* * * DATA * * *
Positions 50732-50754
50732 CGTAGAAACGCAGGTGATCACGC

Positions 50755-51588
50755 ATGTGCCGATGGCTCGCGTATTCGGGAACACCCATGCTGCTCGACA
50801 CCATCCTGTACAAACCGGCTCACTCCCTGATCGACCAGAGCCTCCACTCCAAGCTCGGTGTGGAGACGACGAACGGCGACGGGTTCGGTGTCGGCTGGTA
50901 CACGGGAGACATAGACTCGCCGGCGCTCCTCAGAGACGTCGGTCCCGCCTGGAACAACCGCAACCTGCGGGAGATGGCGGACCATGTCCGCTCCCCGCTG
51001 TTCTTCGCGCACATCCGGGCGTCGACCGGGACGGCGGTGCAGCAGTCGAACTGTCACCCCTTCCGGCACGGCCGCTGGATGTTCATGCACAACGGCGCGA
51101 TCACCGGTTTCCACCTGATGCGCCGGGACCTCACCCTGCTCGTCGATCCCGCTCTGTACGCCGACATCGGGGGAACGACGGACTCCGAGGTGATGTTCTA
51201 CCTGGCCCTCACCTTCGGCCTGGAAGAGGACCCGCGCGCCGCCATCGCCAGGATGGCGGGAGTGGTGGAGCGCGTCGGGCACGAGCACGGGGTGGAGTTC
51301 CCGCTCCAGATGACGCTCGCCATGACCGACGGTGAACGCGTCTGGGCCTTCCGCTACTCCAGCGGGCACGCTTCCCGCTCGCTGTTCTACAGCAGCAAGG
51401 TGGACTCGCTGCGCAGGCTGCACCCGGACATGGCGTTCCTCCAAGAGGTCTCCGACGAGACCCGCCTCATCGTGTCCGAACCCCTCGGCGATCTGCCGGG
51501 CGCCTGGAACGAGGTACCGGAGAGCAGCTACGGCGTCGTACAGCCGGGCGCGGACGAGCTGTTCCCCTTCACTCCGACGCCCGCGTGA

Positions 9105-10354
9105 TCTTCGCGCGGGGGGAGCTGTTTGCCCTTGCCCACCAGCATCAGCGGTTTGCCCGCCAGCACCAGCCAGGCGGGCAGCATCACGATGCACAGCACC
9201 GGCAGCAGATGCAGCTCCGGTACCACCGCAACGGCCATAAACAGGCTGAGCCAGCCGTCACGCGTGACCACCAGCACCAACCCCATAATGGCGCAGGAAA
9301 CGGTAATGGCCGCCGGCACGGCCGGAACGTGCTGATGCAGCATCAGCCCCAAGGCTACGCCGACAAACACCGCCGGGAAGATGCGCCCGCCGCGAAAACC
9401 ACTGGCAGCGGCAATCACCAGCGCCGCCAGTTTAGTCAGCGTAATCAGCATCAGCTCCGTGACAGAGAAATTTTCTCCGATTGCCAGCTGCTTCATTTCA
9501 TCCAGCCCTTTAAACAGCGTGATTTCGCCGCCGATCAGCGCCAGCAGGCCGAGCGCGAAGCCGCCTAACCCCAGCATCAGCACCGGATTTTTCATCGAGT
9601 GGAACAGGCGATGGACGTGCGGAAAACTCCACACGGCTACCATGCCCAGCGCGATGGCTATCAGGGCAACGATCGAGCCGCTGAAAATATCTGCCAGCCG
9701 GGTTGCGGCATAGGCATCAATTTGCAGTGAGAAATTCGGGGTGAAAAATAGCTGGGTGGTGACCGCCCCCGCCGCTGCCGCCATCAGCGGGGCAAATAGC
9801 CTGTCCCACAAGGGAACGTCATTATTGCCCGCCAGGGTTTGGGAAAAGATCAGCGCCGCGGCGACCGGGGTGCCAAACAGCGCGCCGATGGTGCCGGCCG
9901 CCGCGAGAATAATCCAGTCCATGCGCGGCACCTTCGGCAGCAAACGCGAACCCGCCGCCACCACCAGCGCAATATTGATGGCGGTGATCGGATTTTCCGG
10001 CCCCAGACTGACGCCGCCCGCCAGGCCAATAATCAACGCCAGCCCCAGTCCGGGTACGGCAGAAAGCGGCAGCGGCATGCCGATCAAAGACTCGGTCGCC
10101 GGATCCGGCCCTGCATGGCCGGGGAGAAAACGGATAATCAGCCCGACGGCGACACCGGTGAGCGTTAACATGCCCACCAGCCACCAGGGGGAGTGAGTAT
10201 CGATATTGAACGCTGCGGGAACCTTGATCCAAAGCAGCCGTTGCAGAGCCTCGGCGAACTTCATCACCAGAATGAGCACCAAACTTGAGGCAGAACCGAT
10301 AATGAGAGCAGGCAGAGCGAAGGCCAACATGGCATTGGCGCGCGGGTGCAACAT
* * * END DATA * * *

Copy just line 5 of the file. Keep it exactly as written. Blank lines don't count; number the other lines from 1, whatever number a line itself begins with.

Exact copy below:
50801 CCATCCTGTACAAACCGGCTCACTCCCTGATCGACCAGAGCCTCCACTCCAAGCTCGGTGTGGAGACGACGAACGGCGACGGGTTCGGTGTCGGCTGGTA